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September 5, 2006
Israel Considering Arab Initiative

The Jerusalem Post reports that the Israelis have come back to the stalled Arab Initiative, a comprehensive peace plan sponsored by the Saudis four years ago. The Saudis apparently intend on raising the plan again at an upcoming summit in Cairo, and the Israelis will watch with interest how it develops:

Israel will be watching a meeting of the foreign ministers of Egypt, the United Arab Emirates and Saudi Arabia scheduled for Tuesday in Cairo with "interest, but little expectation," senior diplomatic officials said Monday.

The meeting, which is also likely to include the PLO's foreign minister Farouk Kaddoumi, is expected to discuss an Arab League peace initiative that will likely be presented at the UN later this month.

UN Secretary of State Kofi Annan said in Damascus Friday that the Arab League has called on the UN Security Council to formally recognize "the need to reactivate the Middle Eastern peace process and establish a mechanism for us to proceed on all tracks." The details of the plan are sketchy, but it is believed that it will be based on the Saudi initiative from 2002, involve the UN Security Council, and call for an end to the Arab-Israeli conflict based on the principle of land for peace.

The Saudi initiative, adopted at the Arab Summit in Beirut in March 2002, calls on Arab states to "normalize relations" with Israel in return for the establishment of a Palestinian state following an Israeli withdrawal to the Green Line, and a solution to the issue of Palestinian refugees in accordance with UN Resolution 194. This resolution called on Israel to allow the return of Palestinian refugees and compensate those who don't want to do so.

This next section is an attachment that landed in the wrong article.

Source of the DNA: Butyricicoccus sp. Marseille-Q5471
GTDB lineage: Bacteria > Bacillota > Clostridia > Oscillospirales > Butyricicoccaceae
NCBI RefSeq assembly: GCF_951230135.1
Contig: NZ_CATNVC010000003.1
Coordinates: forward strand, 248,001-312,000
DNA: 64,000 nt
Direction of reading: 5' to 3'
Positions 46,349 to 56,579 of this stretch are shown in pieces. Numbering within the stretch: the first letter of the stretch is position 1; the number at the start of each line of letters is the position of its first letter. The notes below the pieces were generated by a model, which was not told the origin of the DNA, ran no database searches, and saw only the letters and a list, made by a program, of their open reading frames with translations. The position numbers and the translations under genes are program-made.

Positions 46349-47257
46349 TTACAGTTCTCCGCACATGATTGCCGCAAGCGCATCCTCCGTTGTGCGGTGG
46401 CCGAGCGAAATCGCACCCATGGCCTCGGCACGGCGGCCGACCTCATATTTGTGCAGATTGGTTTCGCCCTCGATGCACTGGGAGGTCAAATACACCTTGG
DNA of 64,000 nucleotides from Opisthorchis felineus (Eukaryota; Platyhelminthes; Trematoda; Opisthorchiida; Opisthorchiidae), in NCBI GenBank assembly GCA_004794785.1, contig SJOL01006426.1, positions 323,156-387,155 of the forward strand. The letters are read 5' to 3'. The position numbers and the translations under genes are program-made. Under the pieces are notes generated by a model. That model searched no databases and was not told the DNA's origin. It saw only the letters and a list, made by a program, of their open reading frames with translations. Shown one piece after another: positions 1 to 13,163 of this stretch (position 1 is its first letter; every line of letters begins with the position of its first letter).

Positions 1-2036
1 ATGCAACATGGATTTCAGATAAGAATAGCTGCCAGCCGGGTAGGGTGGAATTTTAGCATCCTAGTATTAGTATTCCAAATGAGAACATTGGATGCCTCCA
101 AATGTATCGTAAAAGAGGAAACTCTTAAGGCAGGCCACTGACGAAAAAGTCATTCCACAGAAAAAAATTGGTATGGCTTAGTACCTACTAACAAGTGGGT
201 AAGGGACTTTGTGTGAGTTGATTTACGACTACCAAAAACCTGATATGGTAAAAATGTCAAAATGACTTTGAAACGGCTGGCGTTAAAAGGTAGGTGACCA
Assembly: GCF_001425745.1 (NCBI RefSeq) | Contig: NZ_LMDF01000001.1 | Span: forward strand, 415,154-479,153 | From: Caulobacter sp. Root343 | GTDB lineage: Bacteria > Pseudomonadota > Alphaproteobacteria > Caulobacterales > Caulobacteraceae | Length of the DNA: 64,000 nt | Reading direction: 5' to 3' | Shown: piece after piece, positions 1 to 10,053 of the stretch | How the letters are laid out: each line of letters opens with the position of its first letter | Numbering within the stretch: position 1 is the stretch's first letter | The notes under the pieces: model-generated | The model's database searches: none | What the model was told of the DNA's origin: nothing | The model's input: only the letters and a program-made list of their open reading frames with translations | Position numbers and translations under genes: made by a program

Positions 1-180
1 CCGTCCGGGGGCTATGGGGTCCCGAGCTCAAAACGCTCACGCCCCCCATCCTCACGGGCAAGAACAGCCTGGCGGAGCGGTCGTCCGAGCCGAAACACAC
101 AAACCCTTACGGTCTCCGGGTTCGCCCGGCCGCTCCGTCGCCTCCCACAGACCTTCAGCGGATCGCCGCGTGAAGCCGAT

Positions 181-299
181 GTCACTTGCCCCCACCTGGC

Israel rejected the Saudi peace plan, and for good reason. It required Israel to recognize the Right of Return for Palestinian refugees, a condition that would mean the end of the Israeli state. It would bring a flood of hostile Palestinians into Israel's borders, granting them citizenship and the vote. The result would not just be a wresting of political control from the Jews, but also allow terrorists inside their borders behind all of their defenses.

It also required Israel to set their borders to their 1967 status and eliminate the West Bank settlements. Those conditions could be palatable, if it meant a final settlement and a guarantee of normal diplomatic relations with all Muslim states -- and no further terrorist attacks. Any peace would almost certainly move Israel back to the Green Line. The settlements will be a huge political problem for Israel, but it's hard to see how they can expect a two-state solution to work while Israeli settlements remain in Palestinian territory.

Ehud Olmert has recognized the futility of the previous Israeli strategy, giving up on the "realignment" plan he wanted to implement and which the White House had supported. He told the Knesset that the plan had been shelved. Any withdrawal from Palestinian lands will not come unilaterally, which will probably please the Palestinians and the Israelis, neither of whom really bought into the unilateral Gaza withdrawal. Sharon made his point with that effort: the Palestinians revealed themselves as singularly incapable of self-government there. Israel knows better than to make that point twice now.

Will Israel accept a modified Arab Initiative, one that forgoes the laughable requirement of national suicide? Olmert would love to find a way to peace, but the question is whether the Arabs can deliver it. They may have more incentive to do so now, with the rise of an Iranian -- and non-Arab -- hegemon in the region. Whether Saudi Arabia, Egypt, and Jordan can force Syria into a peace agreement and stop the funding and supply of terrorist groups in the region remains very much an open question.

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Posted by Ed Morrissey at September 5, 2006 4:57 AM

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